Yeah Chris, let me jump in and then I'll ask Greg to help out. So, Dorner's performance is tracking consistent with our expectations at the acquisition timeframe and as I mentioned in my opening comments even slightly ahead of those expectations and so we feel really good about where the business is. Their order development has been really promising. From a cyclicality standpoint, on their build-to-order business, which is their base business, it's relatively I'd say stable. The Q3 Columbus McKinnon period tends to be their highest period at calendar year-end and then that goes into the Q4 period at a slightly lower level.

But Q1 and Q2, if there is any seasonality would tend to be a little bit lower on the build-to-order in a general cycle if you will. But that's exclusive of more macro drivers, which includes a lot of activity in the life sciences and e-commerce sectors. And so, we're seeing terrific development in terms of order pipeline there. On a year-over-year basis, their orders are up on a quarter-to-date basis materially. We had -- but that -- but again, first quarter last year was their worst quarter -- the first -- when I say first quarter, I'm referring to Columbus McKinnon's quarter. So yeah really good development there. And Greg, I don't know if you have anything you want to add to this context.

Gregory P. Rustowicz -- Vice President Finance and Chief Financial Officer

Yeah. So just to add on, from a seasonality perspective, we don't really see seasonality in the business other than the number of working days. So when David talks about our December legacy quarter being less for them, it's really a function of the Thanksgiving holidays, Christmas holidays, but there isn't really that cycle. And given the growth trajectory that they've been on, they've been kind of blowing through any kind of concept of seasonality. Now we did give a couple of markers on revenue as part of the S-1 filings and 8-K filings where -- and when we announced the Dorner acquisition I think through December, the revenue was about $98 million and change $98 million and change.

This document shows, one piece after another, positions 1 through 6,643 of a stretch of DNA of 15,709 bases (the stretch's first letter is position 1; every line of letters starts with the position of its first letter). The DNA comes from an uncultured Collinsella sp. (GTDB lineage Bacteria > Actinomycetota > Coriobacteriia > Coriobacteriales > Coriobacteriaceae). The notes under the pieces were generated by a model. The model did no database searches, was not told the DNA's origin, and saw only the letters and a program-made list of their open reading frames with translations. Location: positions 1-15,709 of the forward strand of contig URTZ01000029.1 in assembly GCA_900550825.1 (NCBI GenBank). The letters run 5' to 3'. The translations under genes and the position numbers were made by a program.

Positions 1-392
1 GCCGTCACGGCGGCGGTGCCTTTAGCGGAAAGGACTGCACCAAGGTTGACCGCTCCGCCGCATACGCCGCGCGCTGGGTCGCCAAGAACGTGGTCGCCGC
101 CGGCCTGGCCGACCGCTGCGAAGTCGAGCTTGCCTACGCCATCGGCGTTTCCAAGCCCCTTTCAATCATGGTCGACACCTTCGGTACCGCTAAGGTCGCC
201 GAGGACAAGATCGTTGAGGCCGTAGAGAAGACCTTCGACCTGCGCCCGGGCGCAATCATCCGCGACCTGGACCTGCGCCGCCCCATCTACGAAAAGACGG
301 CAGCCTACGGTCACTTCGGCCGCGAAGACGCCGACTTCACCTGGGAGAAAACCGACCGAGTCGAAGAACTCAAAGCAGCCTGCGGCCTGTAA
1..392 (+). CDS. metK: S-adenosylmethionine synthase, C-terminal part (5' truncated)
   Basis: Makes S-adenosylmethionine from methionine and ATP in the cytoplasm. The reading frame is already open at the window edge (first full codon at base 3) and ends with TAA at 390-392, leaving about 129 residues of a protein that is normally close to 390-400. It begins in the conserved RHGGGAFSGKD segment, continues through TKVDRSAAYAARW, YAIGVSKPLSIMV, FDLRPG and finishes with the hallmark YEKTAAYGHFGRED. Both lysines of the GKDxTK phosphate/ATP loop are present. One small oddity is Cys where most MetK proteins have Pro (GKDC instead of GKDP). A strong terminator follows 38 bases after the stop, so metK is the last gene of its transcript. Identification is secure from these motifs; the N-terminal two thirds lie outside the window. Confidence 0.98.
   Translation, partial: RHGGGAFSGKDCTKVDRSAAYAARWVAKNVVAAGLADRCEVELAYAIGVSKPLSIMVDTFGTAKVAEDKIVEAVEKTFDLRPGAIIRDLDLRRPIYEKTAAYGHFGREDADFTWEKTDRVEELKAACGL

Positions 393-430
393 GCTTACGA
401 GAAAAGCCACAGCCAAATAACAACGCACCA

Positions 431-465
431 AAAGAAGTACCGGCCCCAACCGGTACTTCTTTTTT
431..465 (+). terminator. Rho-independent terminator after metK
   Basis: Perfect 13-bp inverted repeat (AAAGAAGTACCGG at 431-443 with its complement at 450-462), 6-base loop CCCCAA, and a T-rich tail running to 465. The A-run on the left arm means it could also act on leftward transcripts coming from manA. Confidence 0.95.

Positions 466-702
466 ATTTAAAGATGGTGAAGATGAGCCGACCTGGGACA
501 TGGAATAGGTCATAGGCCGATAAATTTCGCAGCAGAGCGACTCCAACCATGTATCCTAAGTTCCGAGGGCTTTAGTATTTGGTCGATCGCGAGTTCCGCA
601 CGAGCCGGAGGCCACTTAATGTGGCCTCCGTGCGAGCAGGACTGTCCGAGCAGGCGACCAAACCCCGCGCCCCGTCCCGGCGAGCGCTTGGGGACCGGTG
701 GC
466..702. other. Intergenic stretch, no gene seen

David J. Wilson -- President and Chief Executive Officer

December period ending.

Gregory P. Rustowicz -- Vice President Finance and Chief Financial Officer

Yeah. And then we said for their September timeframe, it was about $124.7 million is the number that I recall. And they -- which says that there's been -- there's a tremendous amount of growth that's happening in the second half of the year and that is just continuing. So we're very pleased with the first month and a couple of weeks that we've owned Dorner. It's a very profitable high-margin business with a really great double-digit growth trajectory.

David J. Wilson -- President and Chief Executive Officer

Yeah and a fantastic team.

Gregory P. Rustowicz -- Vice President Finance and Chief Financial Officer

So we really, really feel good about where we are and we're excited about how things are coming together right now and working really hard on all the things that we've committed to do to make sure that we exceed or we achieve and exceed our targets.

Chris Howe -- Barrington Research Associates, Inc. -- Analyst

That's great. And if I may squeeze another question. It won't be a series of questions. But as it relates to Dorner in some of your comments in the press release David you said strategic opportunities in a fragmented market. Can you perhaps expand on these thoughts? And perhaps, how it may relate to the different opportunities that you're seeing in your inorganic pipeline?

David J. Wilson -- President and Chief Executive Officer

Sure. So the market that Dorner serves is a global market that approximates $5 billion. They're obviously at the rates that Greg was just referring to a small piece of that total market. But there are two other major global players in addition to Dorner and then we see a long tail of fragmentation. And Dorner today has a very large percentage of their business. Approximately 85% of their business is in the US and the balance overseas. And so as we look at the competitive landscape and we look at the market there are a number of nice niche technology opportunities. There are also opportunities that will enable more global scale. And there is just a tremendous runway and a nice pipeline of opportunities that exist. And obviously, we're very focused on what's right in front of us and making sure that we execute to the plans that we've committed to, but the pipeline of opportunities are really nicely concentrated in areas that we think will be very attractive for Dorner.

Chris Howe -- Barrington Research Associates, Inc. -- Analyst

Very helpful. Thanks for taking my questions. I'll hop back in the queue.

David J. Wilson -- President and Chief Executive Officer

Great. Thanks Mike.

Operator

Our next question is from the line of Greg Palm with Craig-Hallum Capital. Please proceed with your question.

Danny Eggerichs -- Craig-Hallum Capital Group -- Analyst

Hi. This is Danny Eggerichs on for Greg today. Thanks for taking the questions.

David J. Wilson -- President and Chief Executive Officer

Hey, Danny. Good morning.

Gregory P. Rustowicz -- Vice President Finance and Chief Financial Officer

Hey, Danny.

Danny Eggerichs -- Craig-Hallum Capital Group -- Analyst

Hey, I appreciate the color on -- it sounds like Dorner growth rates have been accelerating recently. I'm wondering if you could kind of dig into the drivers behind that? I know certainly with the labor constraints a lot of companies are putting more emphasis on warehouse automation. Just anything you're seeing from that perspective?